The Relationship between Blood Gas and Saliva Gases in Patients Hospitalized in Intensive Care Units

Document Type : Original Article (s)


1 Assistant Professor, Anesthesiology and Critical Care Research Center, Isfahan University of Medical Sciences, Isfahan, Iran

2 Student of Medicine, Student Research Committee, School of Medicine, Isfahan University of Medical Sciences, Isfahan, Iran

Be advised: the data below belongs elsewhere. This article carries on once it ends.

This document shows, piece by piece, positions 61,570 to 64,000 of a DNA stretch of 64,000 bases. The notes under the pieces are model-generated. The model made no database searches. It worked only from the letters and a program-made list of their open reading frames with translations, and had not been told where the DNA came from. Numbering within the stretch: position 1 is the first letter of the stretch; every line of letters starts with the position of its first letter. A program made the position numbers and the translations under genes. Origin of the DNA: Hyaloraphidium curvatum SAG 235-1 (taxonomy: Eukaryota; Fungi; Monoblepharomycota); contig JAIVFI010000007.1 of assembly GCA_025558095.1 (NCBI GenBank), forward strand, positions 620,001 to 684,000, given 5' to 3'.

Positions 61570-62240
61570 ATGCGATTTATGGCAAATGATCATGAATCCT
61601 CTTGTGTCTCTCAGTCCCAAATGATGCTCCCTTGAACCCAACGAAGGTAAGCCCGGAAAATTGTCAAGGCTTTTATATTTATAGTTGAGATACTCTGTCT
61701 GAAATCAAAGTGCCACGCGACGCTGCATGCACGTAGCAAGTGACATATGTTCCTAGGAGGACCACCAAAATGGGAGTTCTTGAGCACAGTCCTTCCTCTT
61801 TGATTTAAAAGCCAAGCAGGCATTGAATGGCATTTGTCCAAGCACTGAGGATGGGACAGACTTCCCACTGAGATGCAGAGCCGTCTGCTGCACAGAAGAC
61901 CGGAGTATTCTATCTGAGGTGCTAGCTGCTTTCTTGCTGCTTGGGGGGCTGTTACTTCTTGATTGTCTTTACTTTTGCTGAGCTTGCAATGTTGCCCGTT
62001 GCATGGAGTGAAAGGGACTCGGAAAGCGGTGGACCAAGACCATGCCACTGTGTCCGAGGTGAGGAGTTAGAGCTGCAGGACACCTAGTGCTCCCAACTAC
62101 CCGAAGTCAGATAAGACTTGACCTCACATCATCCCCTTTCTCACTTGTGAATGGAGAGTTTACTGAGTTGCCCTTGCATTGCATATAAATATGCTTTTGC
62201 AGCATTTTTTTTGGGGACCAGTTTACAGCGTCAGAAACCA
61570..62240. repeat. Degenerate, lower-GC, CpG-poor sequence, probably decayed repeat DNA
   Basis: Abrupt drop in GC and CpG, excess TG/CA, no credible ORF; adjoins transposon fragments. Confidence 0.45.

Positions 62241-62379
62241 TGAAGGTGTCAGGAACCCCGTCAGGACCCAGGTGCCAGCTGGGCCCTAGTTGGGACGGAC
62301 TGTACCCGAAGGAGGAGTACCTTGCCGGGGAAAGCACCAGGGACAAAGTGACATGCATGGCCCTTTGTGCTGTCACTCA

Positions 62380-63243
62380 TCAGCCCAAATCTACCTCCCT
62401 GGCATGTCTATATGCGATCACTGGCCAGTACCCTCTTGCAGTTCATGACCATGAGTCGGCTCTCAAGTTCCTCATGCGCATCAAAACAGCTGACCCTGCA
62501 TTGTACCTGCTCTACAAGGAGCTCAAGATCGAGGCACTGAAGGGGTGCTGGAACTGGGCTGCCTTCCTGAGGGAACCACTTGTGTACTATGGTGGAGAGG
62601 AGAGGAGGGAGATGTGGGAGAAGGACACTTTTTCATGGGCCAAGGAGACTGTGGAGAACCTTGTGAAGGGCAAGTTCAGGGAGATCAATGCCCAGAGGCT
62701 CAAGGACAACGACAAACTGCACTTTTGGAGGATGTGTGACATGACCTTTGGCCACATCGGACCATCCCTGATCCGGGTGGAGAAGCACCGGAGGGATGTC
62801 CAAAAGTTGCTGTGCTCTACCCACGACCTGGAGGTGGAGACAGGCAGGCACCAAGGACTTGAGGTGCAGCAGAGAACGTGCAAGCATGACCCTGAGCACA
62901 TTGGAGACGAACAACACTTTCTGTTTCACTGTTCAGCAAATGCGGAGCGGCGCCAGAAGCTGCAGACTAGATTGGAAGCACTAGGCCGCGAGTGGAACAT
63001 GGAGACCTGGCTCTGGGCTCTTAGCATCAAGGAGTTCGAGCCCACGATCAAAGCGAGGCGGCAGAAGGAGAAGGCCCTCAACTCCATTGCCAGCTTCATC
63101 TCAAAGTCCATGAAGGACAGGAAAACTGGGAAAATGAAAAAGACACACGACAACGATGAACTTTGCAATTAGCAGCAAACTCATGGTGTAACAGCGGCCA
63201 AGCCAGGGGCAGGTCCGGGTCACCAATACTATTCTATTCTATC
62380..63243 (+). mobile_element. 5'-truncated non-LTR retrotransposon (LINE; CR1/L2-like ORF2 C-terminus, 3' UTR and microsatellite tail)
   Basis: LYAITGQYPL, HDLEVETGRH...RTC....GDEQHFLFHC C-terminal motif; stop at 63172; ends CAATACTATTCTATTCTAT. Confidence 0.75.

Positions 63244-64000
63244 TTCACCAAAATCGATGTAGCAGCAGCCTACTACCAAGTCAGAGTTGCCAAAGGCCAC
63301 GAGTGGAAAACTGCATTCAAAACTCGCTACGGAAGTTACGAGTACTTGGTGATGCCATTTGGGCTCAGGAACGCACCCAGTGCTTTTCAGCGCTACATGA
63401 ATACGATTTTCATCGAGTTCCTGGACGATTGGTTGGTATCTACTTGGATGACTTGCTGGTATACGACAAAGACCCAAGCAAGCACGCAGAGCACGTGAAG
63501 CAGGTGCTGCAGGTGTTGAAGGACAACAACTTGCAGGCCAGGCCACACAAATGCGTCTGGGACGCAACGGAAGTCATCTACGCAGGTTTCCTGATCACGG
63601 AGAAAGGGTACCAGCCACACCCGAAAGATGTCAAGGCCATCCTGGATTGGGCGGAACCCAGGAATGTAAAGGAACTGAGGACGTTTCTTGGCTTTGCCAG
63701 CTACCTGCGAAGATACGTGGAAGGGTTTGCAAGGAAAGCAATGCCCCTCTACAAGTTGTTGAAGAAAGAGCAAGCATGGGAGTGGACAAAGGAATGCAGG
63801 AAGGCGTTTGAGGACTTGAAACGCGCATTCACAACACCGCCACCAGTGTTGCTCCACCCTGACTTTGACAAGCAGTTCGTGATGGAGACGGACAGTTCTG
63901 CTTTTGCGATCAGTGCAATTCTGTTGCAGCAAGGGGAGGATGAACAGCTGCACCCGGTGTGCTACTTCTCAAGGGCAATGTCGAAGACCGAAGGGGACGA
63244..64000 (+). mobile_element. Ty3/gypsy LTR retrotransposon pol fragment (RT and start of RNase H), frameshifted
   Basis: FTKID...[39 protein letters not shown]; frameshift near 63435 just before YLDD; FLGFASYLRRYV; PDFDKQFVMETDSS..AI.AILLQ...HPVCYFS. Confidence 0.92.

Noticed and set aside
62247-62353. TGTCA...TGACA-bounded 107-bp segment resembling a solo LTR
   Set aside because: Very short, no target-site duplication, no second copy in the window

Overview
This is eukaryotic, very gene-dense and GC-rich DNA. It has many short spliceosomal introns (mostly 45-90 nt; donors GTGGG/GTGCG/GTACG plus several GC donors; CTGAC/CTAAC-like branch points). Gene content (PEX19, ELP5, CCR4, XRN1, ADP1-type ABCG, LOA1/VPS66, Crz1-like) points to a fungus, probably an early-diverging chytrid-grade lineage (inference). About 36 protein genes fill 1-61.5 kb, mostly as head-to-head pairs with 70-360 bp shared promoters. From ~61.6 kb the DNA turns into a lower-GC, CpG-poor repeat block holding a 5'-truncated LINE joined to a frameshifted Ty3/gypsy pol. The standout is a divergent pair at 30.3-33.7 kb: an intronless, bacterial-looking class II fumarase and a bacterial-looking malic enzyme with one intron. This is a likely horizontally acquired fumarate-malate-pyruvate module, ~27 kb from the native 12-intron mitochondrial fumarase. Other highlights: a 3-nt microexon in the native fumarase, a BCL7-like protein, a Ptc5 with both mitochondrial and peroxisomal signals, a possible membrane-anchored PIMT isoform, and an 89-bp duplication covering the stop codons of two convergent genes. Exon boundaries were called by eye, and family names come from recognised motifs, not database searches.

Background: Electrolytes imbalance is one of the most prevalent complications among the patients hospitalized in intensive care unit (ICU) and for early detection of it, concentrations of blood gases are measured. But, phlebotomy is related to secondary complications such as infection in these patients. This study aimed to determine the relationship between the concentrations of blood gases and saliva gases in patients hospitalized in internal care units.Methods: This was a cross-sectional study in internal care units of Alzahra hospital, Isfahan, Iran during 2015-2016. 120 patients admitted in internal care unit were selected and amounts of blood gases including pH, partial pressure of carbon dioxide (PCO2), bicarbonate (HCO3), and partial pressure of oxygen (PO2) were measured in blood and saliva and compared between the two samples.Findings: There were statistically significant direct correlation between the amounts of pH, PCO2, HCO3, and PO2 in blood and saliva (Pearson correlation coefficient of 0.25, 0.74, 0.72, and 0.58, respectively) (P < 0.050 for all).Conclusion: The direct correlation between the concentration of blood and saliva gases suggests that water-electrolyte imbalance probably can be predicted via measuring gases concentration in saliva. This can decrease interventional procedures and finally decrease secondary complications due to repeated phlebotomy in patients hospitalized in intensive care units. More studies are recommended.


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